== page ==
1884 9 Sep. Industrial and Fine Arts Exhibition: ‘Price, Sons, and Co., Old Stoneware Potteries, Victoria Street. Pottery is another industrial art which Bristol has for centuries made its own, and it has always given employment to large numbers of skilled workpeople. The old stoneware of Bristol manufacture has been known far and wide, and Messrs Price, Sons, and Co. are one of the oldest of the existing firms, they having absorbed two or three of the oldest potteries in the city, and the family of the present firm have been connected with the pottery for nearly a century. The improved Bristol stoneware illustrated by their exhibits at Stand 45, and noticeable for the beautiful glazing of the surface – specially excelling in this respect the production of other towns – is a Bristol speciality; and even when initiated elsewhere it is always known as ‘Bristol ware’. The improvement consists in its being so highly glazed and vitrified that it has all the advantages of the smooth surface of glass incorporated with the strong body of stoneware. This quality specially commends it to the large firms who now produce immense quantities of jams and preserves.  These producers are substituting this stoneware for glass, the brittleness of which gives rise to a danger already often incurred by the consumer, who is unable to detect in jam or preserves the presence of a bit of glass. This ware, moreover, is in no way affected by acid in the fruit. Messrs Price, although one of the oldest firms in our city, seem at the same time to prove themselves not the least enterprising. We notice two new, important, and evidently successful branches added to their original business. We refer to their electrical department, in which they exhibit insulators, accumulators, battery jars, porous cells, etc., which have already been largely adopted by electrical engineers. Prominent on their stand also, are articles in what might be well termed the art department, in which they show some really beautiful specimens of plain and figured, glazed and unglazed vases; the latter being in great demand just now by the ladies for painting. The shapes and designs are specially good, and the floral adornment in wreaths, sprays, clusters and single flowers is light and graceful in extreme. The filters, for which during the past 40 years they have been noted, are also a feature of Messrs Price, Sons, and Co’s exhibits’ (Bristol Mercury).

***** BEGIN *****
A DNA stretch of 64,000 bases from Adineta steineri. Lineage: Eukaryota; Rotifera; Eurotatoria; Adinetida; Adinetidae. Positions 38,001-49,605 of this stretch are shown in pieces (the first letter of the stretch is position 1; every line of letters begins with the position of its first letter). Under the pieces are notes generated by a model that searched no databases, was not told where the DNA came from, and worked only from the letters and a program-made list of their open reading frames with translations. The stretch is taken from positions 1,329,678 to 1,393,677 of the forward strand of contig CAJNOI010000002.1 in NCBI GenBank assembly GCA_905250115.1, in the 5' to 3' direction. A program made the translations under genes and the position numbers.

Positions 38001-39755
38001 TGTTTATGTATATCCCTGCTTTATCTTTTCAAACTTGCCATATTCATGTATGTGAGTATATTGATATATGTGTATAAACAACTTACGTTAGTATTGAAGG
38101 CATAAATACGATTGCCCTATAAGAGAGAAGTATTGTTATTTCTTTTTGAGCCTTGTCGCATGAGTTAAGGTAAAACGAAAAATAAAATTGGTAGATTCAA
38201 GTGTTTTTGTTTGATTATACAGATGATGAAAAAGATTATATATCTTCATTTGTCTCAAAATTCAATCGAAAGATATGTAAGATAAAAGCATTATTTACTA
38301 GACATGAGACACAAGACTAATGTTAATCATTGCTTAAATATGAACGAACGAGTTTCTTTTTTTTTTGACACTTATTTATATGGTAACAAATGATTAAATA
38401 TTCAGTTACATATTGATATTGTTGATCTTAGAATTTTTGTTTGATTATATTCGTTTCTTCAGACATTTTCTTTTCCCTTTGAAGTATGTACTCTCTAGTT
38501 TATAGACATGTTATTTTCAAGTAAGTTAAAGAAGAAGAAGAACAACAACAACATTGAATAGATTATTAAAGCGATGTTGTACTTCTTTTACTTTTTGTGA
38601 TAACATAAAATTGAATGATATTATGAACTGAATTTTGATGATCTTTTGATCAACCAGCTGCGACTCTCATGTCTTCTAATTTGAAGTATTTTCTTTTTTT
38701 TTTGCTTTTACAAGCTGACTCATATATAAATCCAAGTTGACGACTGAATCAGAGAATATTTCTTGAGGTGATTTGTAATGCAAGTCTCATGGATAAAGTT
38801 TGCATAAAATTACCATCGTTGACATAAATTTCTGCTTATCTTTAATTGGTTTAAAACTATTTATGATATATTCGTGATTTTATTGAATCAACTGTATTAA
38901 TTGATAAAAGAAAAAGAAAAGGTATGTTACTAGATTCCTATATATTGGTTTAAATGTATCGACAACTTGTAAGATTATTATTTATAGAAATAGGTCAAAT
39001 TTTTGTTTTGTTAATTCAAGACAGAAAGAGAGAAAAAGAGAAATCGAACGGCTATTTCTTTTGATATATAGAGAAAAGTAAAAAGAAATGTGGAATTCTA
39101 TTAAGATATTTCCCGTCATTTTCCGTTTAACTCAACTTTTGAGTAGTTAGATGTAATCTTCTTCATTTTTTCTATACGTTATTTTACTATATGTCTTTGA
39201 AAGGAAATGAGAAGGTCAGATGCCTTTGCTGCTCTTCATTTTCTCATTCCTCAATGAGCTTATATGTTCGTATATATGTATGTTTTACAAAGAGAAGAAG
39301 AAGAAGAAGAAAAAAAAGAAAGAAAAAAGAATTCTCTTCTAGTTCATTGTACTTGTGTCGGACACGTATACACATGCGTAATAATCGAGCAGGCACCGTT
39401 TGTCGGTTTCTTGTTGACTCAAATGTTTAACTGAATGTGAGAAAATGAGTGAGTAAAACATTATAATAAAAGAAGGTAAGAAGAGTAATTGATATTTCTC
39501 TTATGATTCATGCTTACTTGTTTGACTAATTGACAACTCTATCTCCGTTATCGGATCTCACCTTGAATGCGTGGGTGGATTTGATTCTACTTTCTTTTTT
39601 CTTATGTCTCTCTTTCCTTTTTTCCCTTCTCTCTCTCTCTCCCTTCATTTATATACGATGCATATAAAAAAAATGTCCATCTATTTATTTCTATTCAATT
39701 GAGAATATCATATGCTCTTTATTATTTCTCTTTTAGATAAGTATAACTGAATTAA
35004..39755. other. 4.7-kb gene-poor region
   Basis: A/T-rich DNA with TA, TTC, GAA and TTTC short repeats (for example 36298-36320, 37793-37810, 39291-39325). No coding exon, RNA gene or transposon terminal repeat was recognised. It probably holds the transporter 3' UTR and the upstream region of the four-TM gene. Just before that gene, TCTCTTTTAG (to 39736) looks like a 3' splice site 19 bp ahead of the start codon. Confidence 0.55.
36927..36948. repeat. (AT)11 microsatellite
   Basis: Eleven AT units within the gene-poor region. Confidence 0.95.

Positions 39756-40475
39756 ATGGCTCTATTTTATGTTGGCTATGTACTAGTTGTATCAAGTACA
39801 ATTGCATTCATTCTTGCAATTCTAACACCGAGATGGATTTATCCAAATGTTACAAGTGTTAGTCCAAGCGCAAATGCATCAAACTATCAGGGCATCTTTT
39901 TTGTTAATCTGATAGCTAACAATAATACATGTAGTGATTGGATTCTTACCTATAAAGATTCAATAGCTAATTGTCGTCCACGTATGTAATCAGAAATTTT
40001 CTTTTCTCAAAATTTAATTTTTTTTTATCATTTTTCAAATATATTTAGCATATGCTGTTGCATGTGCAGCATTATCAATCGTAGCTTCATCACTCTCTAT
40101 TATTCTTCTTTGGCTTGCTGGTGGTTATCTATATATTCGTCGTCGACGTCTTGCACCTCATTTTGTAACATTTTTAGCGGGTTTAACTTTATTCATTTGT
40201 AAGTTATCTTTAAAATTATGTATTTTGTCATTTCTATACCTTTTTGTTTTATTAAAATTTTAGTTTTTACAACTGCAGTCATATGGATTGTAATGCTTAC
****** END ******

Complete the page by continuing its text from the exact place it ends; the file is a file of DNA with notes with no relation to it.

1885 26 Feb. Exhibition of Womens’ Industries: included vases sent by Messrs Price Brothers from their pottery, showing floral embellishments, all the work of women (Bristol Mercury).
1886 3 Jun. ‘Bath and West of England Society Show. Messrs Price, Sons & Co., Victoria Street, are well represented by a stand of pottery of a variety of descriptions, some of which are marked by great taste in design. The assorted samples of Redclyffe ware, perfectly vitrified and suitable for painting, decorated and undecorated, deserve favourable notice. Ware for many uses, including electrical battery jars, porous cells, and insulators for electric purposes, are also shown’ (Western Daily Press).
1891 Living on own means, 5 Trelawney Road, Westbury-on-Trym (58), living with his wife Mary (60) and children, and Sarah Baldwin (25) cook and general servant and Emma Slaughter (15) housemaid (91C).
1891 10 Apr. In the Rival from Teignmouth, 125 tons pipe clay, for Price & Son (Western Daily Press).
1891 5 Nov. ‘Wanted, Staffordshire crates, in good condition. Apply Price & Co., Potteries, St Thomas Street’ (Western Daily Press).
1901 Retired stoneware potter, 57 Cotham Road, Westbury-on-Trym (68), living with his wife Mary (70), daughter Alice and Sarah Burt (69), sick nurse (01C).
1909 1 Mar. He died at 13 Cotham Grove. Probate of his will was granted to Arthur N. Price and Nathaniel Joseph Smith. Effects valued at £4,966.5s.7d (Ancestry website).